MicroRNA expression profiling

A total of 6 samples were randomly chosen for an initial genome-wide microarray screening. An mParaflo miRNA microarray assay was performed by an external service provider (LC Sciences, Houston, TX). A starting amount of 5 mg total RNA was size-fractionated using a YM-100 Microcon centrifugal filter (GE Millipore, Billerica, MA), and the 3’ ends of the small RNAs (300 nt) were extended with poly(A) tails by using poly(A) polymerase. An oligonucleotide tag was ligated to each poly(A) tail for fluorescent dye staining. RNA samples were labeled with two different tags for the dual-sample experiments.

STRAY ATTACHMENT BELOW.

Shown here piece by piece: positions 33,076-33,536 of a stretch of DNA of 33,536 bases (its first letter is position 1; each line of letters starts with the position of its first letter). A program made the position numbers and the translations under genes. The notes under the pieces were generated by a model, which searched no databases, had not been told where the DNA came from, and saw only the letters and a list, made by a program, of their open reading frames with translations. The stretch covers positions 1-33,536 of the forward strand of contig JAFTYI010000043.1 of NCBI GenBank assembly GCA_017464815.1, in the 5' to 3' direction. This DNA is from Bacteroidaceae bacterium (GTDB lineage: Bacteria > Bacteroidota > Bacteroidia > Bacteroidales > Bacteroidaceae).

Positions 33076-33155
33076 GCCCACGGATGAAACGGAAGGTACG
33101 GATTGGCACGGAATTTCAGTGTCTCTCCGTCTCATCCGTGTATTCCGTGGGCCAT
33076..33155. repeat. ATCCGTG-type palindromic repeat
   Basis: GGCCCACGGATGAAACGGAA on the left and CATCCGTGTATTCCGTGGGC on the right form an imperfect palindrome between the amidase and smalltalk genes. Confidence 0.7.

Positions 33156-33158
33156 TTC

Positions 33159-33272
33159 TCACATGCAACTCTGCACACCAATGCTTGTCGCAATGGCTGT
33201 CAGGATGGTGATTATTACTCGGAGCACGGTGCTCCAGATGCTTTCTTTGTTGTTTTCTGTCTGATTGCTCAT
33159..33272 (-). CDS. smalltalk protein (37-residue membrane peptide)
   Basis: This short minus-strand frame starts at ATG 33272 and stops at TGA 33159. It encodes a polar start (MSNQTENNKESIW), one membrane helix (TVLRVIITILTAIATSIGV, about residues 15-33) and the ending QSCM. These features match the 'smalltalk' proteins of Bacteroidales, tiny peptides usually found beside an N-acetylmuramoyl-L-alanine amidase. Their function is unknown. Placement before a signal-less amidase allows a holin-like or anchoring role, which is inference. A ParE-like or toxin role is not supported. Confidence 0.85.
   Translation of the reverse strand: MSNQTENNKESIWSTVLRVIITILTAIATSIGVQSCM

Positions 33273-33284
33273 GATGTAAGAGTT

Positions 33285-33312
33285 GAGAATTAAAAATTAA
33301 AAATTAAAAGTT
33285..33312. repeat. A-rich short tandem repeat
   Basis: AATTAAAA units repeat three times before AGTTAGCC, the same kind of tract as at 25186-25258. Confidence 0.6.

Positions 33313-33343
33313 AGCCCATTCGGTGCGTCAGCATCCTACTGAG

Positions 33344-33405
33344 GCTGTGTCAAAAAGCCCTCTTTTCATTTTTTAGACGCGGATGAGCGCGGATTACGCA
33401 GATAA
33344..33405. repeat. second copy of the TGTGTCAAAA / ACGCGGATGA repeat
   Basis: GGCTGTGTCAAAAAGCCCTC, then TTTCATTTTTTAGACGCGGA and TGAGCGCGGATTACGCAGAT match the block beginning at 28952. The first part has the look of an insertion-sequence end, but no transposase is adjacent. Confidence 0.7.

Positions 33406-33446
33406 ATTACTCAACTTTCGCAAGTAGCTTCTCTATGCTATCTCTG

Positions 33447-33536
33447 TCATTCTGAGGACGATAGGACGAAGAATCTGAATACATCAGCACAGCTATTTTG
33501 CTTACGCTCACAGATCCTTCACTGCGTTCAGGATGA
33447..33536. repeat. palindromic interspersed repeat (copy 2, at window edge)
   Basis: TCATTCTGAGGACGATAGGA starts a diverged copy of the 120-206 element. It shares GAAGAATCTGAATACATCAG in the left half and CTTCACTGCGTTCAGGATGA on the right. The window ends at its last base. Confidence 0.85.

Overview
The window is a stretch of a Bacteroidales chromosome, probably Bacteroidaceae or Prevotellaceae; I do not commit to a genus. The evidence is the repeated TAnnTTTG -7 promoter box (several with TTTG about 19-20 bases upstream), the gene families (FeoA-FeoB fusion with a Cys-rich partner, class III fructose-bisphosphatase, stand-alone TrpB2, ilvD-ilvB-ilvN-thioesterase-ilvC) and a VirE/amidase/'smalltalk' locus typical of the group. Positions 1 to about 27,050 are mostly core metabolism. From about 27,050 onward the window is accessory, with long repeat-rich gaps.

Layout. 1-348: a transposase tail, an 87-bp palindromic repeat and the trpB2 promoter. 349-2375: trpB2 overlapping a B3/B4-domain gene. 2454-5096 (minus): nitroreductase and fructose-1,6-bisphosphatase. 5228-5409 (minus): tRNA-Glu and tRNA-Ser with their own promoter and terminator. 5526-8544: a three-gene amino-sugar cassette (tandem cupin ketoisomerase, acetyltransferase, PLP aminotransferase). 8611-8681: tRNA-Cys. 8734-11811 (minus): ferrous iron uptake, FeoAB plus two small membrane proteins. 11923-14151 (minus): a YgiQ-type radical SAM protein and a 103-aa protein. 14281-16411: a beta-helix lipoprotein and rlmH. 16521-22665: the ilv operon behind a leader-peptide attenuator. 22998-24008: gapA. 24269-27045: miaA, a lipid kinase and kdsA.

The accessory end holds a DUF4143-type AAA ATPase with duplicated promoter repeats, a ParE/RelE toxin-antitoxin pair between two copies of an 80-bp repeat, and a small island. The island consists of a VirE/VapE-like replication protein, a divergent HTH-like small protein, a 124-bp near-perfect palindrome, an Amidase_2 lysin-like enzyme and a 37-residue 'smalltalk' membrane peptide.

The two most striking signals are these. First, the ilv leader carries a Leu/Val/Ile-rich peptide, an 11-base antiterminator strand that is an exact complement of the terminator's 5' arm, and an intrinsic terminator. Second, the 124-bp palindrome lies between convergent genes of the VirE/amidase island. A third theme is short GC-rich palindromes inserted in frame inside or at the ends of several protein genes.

Hybridization was performed overnight on an mParaflo microfluidic chip using a microcirculation pump. Each detection probe on the microfluidic chip consisted of a chemically modified nucleotide coding segment complementary to the target miRNA (1145 human miRNA [hsa-miRNA] entries in version 8.1 from miRBase, http://microrna.sanger.ac.uk/sequences/) or other control RNAs. Detection probes also contained a spacer segment of polyethylene glycol to extend the coding segment away from the substrate. The detection probes were generated by in situ synthesis using photogenerated reagent chemistry. The hybridization melting temperatures were balanced by chemical modifications of the detection probes. Hybridization was performed in 100 mL of 66SSPE buffer (0.90 M NaCl, 60 mM Na2HPO4, 6 mM EDTA, pH 6.8) containing 25% formamide at 34°C. After hybridization, the miRNAs were detected through fluorescence labeling using tag-specific Cy3 and Cy5 dyes. Hybridization images were collected using a laser scanner (GenePix 4000B, Molecular Device) and digitized using Array-Pro image analysis software (Media Cybernetics). Data were analyzed by first subtracting the background and then normalizing the signals using a locally weighted regression filter. For two-color experiments, the ratio of the two sets of detection signals (log2 transformed, balanced) was calculated, and the significance of the differences was determined by t-test. Significantly different signals were those with p values less than 0.05. Multi-array normalization and clustering analysis were performed using a hierarchical method, with an average linkage and Euclidean distance metric. Clustering plots were generated for those miRNAs with a total signal density of more than 1000 using MultiExperiment Viewer software (v4.0, 2006) from The Institute for Genomic Research.